Unintended Consequences of Governmental Action

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I am neither an anarchist nor a libertarian as I do believe that the government has an important role in our society. But it is often seen that governments do not always function efficiently and sadly, only such cases of ineptness come to light. That said, I would still recommend minimum government control especially to tackle market failures. The decision of a few imposed on many has never worked but unfortunately, it continues to happen everyday. There are plenty of underlying cultural factors that lead to unintended consequences of otherwise well-intentioned or rather politically feasible policies.

In a thought-provoking article, Robert A.Wicks, an Unix administrator in Atlanta succinctly lays down arguments to the weakening consequences for African Americans due to government welfare in the United States [via]:

Black men used to be sold up the river. This was a process in which the patriarch of a family would be sold from one plantation to another, breaking up families. Many slave owners had as much respect for the integrity of a black family as a cattle rancher would for the integrity of a bovine family. Single motherhood had always, therefore, been more socially acceptable among blacks. This was an absolute necessity, obviously, and not some indication of some mass failure of black people’s character. After the end of that wretched practice, many women didn’t remarry, as they had no way to tell if their husband was dead or not. This is one reason black women have always had such an obvious role in black economic development. Many black women have always had to work.

Somethings that we routinely consider as morally unacceptable or causing poverty have subtle historical undertones that still have lingering effects. Unfortunately we have either never thought about this or have paid scant regard to this undeniable effect. Similarly, democracy may not yet be the perfect solution for the Middle East and the Bush Administration trying to impose ‘our’ idea of a perfect governing system may be basically faulty. Food for thought, eh?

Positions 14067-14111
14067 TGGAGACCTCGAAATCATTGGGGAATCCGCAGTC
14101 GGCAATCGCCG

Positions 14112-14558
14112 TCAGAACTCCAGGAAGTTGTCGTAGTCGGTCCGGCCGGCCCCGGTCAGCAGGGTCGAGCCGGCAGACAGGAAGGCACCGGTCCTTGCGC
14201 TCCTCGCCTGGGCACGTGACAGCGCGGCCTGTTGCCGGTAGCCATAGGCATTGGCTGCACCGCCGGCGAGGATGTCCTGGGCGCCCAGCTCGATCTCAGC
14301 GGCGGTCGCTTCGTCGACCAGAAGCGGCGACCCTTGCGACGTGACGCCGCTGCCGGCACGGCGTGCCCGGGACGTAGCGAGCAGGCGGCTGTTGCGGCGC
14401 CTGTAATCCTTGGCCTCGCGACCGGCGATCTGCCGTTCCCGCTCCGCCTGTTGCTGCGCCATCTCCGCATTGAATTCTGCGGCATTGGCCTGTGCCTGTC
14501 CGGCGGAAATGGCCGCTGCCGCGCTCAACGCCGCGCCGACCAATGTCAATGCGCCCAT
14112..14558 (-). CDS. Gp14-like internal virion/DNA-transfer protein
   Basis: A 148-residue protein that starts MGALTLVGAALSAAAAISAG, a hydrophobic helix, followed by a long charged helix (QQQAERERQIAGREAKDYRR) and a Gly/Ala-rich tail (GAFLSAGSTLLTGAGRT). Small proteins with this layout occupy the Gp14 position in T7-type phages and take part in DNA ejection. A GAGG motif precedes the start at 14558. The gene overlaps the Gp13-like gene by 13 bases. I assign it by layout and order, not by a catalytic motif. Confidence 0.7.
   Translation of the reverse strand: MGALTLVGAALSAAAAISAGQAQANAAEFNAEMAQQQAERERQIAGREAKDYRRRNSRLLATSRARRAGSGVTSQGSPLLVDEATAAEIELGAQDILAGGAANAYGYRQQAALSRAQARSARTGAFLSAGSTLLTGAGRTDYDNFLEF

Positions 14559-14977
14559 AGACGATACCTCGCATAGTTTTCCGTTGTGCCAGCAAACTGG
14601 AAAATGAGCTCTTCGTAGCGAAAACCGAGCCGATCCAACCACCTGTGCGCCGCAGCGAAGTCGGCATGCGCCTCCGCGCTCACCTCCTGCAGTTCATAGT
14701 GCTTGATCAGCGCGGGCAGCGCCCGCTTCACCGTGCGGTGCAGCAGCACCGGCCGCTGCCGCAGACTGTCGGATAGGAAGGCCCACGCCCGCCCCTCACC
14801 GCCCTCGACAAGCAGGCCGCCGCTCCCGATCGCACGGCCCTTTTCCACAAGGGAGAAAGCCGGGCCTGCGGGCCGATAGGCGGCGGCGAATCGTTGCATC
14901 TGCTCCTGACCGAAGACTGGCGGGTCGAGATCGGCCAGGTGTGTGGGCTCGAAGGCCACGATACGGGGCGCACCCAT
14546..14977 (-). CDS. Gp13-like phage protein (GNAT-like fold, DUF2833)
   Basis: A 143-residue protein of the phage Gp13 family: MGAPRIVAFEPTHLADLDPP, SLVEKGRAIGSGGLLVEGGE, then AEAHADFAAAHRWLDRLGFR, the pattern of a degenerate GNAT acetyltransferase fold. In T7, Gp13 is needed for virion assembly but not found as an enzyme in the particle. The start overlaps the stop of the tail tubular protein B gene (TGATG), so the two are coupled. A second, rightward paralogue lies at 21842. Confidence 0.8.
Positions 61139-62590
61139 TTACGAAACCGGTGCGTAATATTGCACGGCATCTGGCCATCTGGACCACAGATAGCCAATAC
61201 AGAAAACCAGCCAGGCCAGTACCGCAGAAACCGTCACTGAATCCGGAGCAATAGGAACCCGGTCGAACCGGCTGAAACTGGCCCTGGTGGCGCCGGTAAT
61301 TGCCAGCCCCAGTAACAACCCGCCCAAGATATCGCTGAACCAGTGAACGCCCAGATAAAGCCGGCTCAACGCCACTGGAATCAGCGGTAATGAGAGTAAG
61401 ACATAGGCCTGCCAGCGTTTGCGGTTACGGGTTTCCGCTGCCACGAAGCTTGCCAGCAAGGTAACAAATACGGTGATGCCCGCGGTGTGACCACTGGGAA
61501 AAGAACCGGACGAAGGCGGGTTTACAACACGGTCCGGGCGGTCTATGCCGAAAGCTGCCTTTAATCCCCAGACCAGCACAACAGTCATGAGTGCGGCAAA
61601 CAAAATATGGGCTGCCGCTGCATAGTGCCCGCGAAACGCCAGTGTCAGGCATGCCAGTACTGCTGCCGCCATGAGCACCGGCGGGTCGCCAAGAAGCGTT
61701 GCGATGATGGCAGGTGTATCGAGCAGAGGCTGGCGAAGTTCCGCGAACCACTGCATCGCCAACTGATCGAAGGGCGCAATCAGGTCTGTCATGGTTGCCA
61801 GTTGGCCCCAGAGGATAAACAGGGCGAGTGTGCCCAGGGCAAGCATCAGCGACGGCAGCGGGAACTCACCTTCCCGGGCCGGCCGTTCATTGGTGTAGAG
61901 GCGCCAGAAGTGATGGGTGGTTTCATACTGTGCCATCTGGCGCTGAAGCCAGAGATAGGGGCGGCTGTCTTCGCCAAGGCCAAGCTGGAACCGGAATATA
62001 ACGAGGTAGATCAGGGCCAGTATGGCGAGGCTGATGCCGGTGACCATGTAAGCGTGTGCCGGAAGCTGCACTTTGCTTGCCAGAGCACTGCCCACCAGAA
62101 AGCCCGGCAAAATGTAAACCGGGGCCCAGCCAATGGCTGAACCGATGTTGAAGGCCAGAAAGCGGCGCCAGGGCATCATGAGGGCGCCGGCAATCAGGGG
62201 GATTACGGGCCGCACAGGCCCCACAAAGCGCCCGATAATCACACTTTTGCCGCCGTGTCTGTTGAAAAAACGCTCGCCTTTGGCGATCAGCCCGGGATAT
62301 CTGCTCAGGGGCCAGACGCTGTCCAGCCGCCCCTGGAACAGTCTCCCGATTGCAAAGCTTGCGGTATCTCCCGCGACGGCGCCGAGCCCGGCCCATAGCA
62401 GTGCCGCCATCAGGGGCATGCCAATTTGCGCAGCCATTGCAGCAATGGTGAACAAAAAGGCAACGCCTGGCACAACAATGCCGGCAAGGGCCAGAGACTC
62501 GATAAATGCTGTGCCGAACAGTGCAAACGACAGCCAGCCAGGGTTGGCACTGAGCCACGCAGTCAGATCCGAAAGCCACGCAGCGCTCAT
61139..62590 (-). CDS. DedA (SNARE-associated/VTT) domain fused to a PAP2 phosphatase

Wicks goes on then to tackle the ongoing war on drugs and offers radical solutions to tackle the problem at its root:

Ownership of streets and roads would do more to solve the problem of street crime than just about anything else. Drug dealing usually heavily involves the streets. Dealers perform transactions on the streets, crack fiends hang out on the streets. What if the streets were privatized? How many of you would allow a drug dealer to make sales in your living room? How about allow crack heads to hang out in the kitchen? Then why would you allow them to do the same on your street? Well, the problem is that the streets are not owned by those who live along them. They are owned by government, and government is usually an absentee landlord.

Seems okay in principle but I find it difficult to implement. But to Hicks’ credit, he tries offering some implementable solutions like creating a neighborhood ‘company’ or involving NGOs to micro-manage streets. Basically his arguments are rooted in the principle of property rights and the legal right of an individual to keep away unwelcome elements from it. This also has serious implications for neighborhood revitalization by trying to entrust the residents with the responsibility of changing it themselves, which is not an uncommon strategy at all.

Hicks concludes with a strong statement against the government which I think in principle he is against the government imposing its will on the people:

For me, one of the most troubling aspects of government is how government is always the exception. How many moral codes permit stealing? Yet government taxes are somehow different. How many moral codes permit the killing of children? Yet, government wars are somehow different. How many moral codes permit someone to storm a person’s house in the middle of the night for something they are doing in the privacy of their own homes? Yet government is somehow different. It is always the exception. I often wonder how many ostensibly religious people aren’t simply idol worshipers in the most literal sense, considering how many exceptions they allow government. If there are exceptions that you are willing to allow for in the case for freedom here and there, what exceptions will be allowed in the future?

Read the whole thing even if you disagree with most of it. Definitely an thought-provoking read and it is time well-spent.

 

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